Roundtable Discussion Winter 2020 - III

Event Date

1147 Math. Sci. Bldg.

We will have our third and the last UCD4ISD roundtable discussion in Winter Quarter 2020 with Dr. Ken Clarkson of IBM Researh. Subjects/themes of this round discussion include but not limited to:

  • What would a data scientist in industry recommend our graduate students (in statistics, math, cs, ece) to do or study if they want to be data scientists in industry?
  • What would you suggest our faculty to teach our graduate students who are interested in data science from your viewpoint?
  • What do you think would be future directions of data science research?

Coffee/tea reception is also held in the same room 1147 MSB during this roundtable discussion.

Attention: graduate students: please attend this roundtable discussion. It should be quite informative for your career.

After the roundtable discussion, Dr. Clarkson will give the following statistics seminar at 4:10pm:

Title: Dimensionality reduction for Tukey regression


We give the first dimensionality reduction methods for the overconstrained Tukey regression problem. The Tukey loss function ||y||_M = sum_i M(y_i) has M(y_i) approximately |y_i|^p for residual errors y_i smaller than a prescribed threshold tau, where M(y_i) becomes constant for errors |y_i| > tau.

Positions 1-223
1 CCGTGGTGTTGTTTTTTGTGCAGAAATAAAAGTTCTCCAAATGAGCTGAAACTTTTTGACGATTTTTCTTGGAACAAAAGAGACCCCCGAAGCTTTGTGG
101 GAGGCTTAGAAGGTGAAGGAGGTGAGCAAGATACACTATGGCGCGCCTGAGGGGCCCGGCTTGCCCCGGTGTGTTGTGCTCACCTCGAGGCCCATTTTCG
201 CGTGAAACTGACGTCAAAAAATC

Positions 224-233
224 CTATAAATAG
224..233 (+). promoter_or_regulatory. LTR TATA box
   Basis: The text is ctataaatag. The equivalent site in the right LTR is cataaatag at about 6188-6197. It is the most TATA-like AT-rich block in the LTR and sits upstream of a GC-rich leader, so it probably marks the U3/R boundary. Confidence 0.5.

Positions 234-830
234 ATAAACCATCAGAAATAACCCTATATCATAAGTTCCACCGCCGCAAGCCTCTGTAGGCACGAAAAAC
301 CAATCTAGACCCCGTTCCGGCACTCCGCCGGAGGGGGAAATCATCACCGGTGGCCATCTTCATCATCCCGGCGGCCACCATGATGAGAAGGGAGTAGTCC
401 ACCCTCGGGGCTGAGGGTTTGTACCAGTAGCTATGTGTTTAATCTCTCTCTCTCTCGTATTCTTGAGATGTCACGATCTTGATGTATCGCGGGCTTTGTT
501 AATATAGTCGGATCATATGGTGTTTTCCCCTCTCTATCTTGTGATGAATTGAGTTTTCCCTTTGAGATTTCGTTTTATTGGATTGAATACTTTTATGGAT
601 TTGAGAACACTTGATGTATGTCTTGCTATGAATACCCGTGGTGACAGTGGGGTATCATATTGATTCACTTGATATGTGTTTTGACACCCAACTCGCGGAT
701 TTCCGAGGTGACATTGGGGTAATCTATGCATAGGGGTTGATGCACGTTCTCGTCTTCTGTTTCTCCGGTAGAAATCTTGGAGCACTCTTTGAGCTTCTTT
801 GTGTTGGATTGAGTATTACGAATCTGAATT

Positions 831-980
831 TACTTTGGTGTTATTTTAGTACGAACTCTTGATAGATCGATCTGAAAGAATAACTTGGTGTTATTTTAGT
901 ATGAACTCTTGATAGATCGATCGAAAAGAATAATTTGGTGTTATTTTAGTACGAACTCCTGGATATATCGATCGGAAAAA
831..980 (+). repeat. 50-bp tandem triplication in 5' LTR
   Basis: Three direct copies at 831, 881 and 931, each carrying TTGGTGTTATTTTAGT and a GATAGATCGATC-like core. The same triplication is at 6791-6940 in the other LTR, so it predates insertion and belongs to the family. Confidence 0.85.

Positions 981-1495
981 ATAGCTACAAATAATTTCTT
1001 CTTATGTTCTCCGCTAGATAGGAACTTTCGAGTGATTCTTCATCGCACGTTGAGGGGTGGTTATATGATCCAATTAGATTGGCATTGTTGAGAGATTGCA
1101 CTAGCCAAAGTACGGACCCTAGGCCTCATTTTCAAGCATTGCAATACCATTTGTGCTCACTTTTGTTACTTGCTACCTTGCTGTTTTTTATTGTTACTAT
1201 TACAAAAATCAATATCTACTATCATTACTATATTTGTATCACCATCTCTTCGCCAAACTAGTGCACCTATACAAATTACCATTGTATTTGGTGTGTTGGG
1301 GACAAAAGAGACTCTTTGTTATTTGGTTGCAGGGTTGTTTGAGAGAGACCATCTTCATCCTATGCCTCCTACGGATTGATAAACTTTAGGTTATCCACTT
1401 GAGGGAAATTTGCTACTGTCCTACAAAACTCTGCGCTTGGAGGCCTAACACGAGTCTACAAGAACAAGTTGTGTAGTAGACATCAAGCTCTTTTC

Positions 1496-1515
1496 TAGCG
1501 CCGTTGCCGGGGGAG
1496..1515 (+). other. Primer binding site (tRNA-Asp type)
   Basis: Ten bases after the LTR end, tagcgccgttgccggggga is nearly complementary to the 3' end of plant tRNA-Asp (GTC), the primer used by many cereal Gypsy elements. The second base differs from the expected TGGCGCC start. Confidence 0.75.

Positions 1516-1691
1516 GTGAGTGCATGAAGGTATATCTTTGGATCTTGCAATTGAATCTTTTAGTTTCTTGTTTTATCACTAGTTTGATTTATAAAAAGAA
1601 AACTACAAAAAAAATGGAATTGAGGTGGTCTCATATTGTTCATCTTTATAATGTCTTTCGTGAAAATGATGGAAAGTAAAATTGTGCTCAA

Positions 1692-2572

Our results depend on a new structural result, proven constructively, showing that for any d-dimensional subspace L subset R^n, there is a fixed bounded-size subset of coordinates containing, for every y in L, all the large coordinates of y *with respect to the Tukey loss function*. We think of these as "residual leverage scores", since two coordinates in y itself may have very different magnitude and yet both contribute the same value tau to the M-function.

Our methods reduce a given Tukey regression problem to a smaller weighted version, whose solution is a provably good approximate solution to the original problem. Our reductions are simple and easy to implement, and we give empirical results demonstrating their practicality, using existing heuristic solvers for the small versions.

One of our reductions uses row sampling, for an instance min_{x \in R^d} ||Ax-b||_M, where A in R^{n \times d} and b in R^n, with n >> d. The algorithm takes O(nnz(A) + poly(d log n / epsilon)) time to return a weight vector with poly(d log n / epsilon) non-zero entries, such that the solution of the resulting weighted Tukey regression problem is a (1 + epsilon)-approximate solution. Here nnz(A) is the number of non-zero entries of A. Another reduction uses a sketching matrix S, chosen independently of A and b, so that the solution for a weighted version with inputs SA and Sb is an O(log n)-approximate solution. Here S has poly(d log n) rows and SA and Sb are computable in O(nnz(A)) time.

We also give exponential-time algorithms giving provably good solutions, and hardness results suggesting that a significant speedup in the worst case is unlikely.

This is joint work with Ruosong Wang and David Woodruff, CMU.